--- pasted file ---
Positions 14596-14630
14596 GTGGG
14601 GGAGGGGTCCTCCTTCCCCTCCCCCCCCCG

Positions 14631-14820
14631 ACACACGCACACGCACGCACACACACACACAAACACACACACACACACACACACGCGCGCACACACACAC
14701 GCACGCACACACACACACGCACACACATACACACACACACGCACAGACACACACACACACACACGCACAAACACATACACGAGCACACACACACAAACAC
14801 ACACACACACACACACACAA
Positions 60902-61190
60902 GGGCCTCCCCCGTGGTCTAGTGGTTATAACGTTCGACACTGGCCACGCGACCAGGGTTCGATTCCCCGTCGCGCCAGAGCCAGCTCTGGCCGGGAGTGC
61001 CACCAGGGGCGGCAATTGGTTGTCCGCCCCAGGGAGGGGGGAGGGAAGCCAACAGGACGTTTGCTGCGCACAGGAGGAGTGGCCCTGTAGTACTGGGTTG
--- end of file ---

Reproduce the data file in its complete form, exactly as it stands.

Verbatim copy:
Positions 14596-14630
14596 GTGGG
14601 GGAGGGGTCCTCCTTCCCCTCCCCCCCCCG

Positions 14631-14820
14631 ACACACGCACACGCACGCACACACACACACAAACACACACACACACACACACACGCGCGCACACACACAC
14701 GCACGCACACACACACACGCACACACATACACACACACACGCACAGACACACACACACACACACGCACAAACACATACACGAGCACACACACACAAACAC
14801 ACACACACACACACACACAA
Positions 60902-61190
60902 GGGCCTCCCCCGTGGTCTAGTGGTTATAACGTTCGACACTGGCCACGCGACCAGGGTTCGATTCCCCGTCGCGCCAGAGCCAGCTCTGGCCGGGAGTGC
61001 CACCAGGGGCGGCAATTGGTTGTCCGCCCCAGGGAGGGGGGAGGGAAGCCAACAGGACGTTTGCTGCGCACAGGAGGAGTGGCCCTGTAGTACTGGGTTG